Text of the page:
We all know Amish travel by horse-and-buggy. Most ride as passengers in cars, and pretty much all Amish will take the bus or train when need be.
But how about shorter trips? Here are 5 more ways Amish get from point A to point B:
- Bicycle. The bicycle is a standard, especially in larger Midwestern Amish communities. Amish bicycles can be pretty fancy. In places like northern Indiana, Amish ride them to work and on errands along busy roads. So comfort and safety features such as rear-view mirrors are valued. Recumbent bicycles (the kind that looks like you are leaning back in an easy chair) are sometimes seen as well.
- Scooter. Like the buggy, the Amish scooter is something of an icon. They are typically made from welded steel, with a foot brake and basket, and come in primary colors red, green, and blue (though pink frames have been spotted). There are at least a couple of scooter manufacturers in Lancaster County, including Groffdale Machine Co. Scooters are seen in some other communities, for instance, among the Swiss Amish of Allen County, Indiana.
- Two feet. Foot power never goes out of style. And the type of shoes Amish wear reflects the amount of time they spend on their feet. Some might think Amish prefer only the plainest shoes, but as in other things Amish are practical. Keds and Skechers are popular brands known for their comfort. Good’s Stores, among others, sell shoes to a Plain clientele in Lancaster County.
- Rollerblades. Donald Kraybill’s Riddle of Amish Culture features a pair of rollerblading Amish girls on the cover. It’s one of those striking images, like photos of Amish strolling on the beach or talking on a cell phone, that seems to somehow show a contradiction of Amish life. However rollerblades are considered a useful and mostly harmless form of transport in some communities. Rollerblades are more often used by youth, and are probably most popular in Lancaster County.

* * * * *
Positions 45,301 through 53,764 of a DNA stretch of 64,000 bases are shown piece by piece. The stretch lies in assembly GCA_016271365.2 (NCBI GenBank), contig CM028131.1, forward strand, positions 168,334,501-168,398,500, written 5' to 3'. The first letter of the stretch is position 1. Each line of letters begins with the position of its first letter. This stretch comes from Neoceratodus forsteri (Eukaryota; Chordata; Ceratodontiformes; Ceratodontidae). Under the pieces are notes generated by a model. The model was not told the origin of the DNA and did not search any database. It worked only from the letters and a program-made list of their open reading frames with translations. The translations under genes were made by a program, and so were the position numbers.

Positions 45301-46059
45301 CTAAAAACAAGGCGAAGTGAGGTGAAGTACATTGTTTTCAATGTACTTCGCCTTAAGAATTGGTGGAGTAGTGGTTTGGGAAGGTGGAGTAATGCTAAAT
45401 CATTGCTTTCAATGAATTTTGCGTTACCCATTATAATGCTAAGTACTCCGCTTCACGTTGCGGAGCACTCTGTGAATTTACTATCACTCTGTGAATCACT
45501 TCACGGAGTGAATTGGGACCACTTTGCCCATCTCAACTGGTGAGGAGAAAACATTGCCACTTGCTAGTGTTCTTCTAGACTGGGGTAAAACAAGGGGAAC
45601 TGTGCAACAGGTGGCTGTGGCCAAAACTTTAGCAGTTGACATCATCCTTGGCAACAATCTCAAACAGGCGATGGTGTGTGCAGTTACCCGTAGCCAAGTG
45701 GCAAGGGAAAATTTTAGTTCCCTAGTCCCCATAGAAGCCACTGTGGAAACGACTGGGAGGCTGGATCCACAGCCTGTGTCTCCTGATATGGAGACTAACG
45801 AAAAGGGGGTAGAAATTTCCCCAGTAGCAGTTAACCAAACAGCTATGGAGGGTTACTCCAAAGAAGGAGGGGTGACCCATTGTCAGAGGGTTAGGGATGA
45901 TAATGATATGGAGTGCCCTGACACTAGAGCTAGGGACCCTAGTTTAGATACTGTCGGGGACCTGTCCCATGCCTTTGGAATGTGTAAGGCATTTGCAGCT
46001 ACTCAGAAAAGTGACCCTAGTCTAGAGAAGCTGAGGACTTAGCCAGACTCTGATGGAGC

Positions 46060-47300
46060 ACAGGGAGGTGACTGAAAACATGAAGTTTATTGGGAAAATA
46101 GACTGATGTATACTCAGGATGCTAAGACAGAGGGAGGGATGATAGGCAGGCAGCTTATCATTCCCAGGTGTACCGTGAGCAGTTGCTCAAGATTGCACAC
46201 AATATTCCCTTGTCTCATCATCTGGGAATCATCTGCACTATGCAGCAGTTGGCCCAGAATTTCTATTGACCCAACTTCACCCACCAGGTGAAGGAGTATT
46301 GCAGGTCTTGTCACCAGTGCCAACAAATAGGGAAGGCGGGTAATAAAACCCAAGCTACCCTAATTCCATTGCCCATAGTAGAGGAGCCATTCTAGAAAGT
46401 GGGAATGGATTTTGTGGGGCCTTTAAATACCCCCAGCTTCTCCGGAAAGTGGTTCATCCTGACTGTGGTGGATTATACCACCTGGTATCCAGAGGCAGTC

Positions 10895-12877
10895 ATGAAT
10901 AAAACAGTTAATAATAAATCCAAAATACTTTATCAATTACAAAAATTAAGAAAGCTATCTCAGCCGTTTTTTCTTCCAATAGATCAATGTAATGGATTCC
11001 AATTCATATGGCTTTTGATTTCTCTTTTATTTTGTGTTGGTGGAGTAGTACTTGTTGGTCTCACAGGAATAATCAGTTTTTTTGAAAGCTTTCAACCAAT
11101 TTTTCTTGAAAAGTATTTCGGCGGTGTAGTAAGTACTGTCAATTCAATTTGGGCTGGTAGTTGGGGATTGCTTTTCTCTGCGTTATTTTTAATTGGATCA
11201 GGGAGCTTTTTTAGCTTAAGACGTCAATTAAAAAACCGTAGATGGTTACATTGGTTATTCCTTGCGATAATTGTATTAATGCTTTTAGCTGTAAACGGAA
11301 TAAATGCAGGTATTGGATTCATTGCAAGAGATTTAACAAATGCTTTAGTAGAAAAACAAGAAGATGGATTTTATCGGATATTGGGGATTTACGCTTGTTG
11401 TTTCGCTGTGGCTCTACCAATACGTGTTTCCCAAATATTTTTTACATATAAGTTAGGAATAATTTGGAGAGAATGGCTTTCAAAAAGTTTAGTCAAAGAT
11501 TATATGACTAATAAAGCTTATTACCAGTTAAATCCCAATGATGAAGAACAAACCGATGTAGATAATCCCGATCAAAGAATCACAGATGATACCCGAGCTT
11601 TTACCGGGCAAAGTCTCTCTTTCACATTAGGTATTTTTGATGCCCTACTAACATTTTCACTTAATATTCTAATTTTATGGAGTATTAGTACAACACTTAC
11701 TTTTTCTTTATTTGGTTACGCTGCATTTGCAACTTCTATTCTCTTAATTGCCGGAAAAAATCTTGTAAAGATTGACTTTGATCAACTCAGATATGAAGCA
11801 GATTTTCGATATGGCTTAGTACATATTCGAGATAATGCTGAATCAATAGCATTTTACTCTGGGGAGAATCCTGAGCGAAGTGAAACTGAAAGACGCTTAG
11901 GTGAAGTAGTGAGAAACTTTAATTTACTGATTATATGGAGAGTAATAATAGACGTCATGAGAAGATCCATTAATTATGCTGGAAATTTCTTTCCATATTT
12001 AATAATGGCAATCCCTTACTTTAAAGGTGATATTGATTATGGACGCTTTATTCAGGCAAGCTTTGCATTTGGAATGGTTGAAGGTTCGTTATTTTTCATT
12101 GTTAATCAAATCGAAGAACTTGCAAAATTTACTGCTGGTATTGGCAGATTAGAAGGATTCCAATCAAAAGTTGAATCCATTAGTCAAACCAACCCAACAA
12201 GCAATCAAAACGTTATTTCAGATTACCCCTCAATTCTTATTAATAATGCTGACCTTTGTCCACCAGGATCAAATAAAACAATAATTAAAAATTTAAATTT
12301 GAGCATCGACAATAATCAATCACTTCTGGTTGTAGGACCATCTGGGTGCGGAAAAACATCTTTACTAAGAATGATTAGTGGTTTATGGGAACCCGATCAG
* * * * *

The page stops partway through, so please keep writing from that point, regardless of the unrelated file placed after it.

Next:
- Horseback. It’s true you’re more likely to see an Amish person galloping down the road on horseback than bouncing along on a pogo-stick. But not much more. I include it here because occasionally Amish do ride horseback, both with and without a saddle. I’ve seen adolescent Amish girls riding recreationally in both Holmes and Lancaster Counties, for example. People wonder why horseback riding isn’t more common. Donald Kraybill has this to say: “Although farmers will occasionally ride horseback to and from fields, horseback riding is generally discouraged because it borders on a worldly form of sport” (The Riddle of Amish Culture, p. 70).
Read more on Amish transportation.
Photo credit: Rollerblades-M. Jeremy Goldman